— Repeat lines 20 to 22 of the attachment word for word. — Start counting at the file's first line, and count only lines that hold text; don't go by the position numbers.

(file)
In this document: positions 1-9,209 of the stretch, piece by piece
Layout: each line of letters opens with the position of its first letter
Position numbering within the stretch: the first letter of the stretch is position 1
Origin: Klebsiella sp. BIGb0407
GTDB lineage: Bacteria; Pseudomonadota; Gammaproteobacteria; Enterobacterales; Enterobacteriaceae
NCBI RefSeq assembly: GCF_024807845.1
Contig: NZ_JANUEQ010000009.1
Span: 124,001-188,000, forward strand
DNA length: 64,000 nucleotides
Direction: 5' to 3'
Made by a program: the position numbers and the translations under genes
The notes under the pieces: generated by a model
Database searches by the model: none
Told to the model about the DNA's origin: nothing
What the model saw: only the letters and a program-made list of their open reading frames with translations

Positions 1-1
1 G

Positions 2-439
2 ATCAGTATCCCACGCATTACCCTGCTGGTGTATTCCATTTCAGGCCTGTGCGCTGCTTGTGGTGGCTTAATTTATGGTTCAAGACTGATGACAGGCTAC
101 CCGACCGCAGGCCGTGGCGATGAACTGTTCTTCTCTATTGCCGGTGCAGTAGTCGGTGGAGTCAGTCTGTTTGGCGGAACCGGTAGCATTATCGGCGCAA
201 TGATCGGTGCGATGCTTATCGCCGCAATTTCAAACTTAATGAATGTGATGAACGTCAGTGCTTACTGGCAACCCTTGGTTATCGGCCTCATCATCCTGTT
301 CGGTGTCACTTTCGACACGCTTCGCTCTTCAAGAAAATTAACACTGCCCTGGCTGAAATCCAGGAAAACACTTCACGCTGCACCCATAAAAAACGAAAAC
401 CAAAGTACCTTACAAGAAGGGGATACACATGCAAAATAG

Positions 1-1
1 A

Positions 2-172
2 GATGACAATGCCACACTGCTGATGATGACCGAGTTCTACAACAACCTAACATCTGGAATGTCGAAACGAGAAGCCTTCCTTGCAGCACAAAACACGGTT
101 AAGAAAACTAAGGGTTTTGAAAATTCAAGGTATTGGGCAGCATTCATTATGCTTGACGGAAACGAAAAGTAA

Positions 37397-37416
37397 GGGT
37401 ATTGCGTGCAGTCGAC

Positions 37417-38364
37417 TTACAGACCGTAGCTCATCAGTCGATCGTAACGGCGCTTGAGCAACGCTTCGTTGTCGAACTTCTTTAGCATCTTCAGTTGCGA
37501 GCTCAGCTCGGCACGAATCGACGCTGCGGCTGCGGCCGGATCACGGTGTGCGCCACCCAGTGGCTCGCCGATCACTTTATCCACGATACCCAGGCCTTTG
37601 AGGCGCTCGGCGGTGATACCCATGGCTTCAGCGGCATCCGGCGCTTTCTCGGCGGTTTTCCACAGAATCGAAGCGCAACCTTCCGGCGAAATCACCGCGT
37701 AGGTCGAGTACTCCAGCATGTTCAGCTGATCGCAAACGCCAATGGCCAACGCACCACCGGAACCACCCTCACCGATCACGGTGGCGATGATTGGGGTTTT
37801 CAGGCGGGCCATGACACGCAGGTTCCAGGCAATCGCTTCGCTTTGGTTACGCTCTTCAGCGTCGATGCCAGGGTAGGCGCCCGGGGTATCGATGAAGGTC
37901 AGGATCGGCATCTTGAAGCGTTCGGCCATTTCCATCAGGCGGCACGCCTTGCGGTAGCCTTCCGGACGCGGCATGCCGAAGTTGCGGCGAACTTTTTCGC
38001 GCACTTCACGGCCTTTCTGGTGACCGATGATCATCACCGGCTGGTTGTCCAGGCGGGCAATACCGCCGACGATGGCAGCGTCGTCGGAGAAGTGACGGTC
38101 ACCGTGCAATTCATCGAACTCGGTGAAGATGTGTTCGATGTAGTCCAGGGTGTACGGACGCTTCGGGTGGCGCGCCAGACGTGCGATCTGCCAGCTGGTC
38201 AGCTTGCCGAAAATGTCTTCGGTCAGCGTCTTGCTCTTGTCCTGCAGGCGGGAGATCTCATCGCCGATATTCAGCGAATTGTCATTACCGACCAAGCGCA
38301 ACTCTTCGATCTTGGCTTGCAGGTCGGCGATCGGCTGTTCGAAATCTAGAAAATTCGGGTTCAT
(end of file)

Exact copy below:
101 CCGACCGCAGGCCGTGGCGATGAACTGTTCTTCTCTATTGCCGGTGCAGTAGTCGGTGGAGTCAGTCTGTTTGGCGGAACCGGTAGCATTATCGGCGCAA
201 TGATCGGTGCGATGCTTATCGCCGCAATTTCAAACTTAATGAATGTGATGAACGTCAGTGCTTACTGGCAACCCTTGGTTATCGGCCTCATCATCCTGTT
301 CGGTGTCACTTTCGACACGCTTCGCTCTTCAAGAAAATTAACACTGCCCTGGCTGAAATCCAGGAAAACACTTCACGCTGCACCCATAAAAAACGAAAAC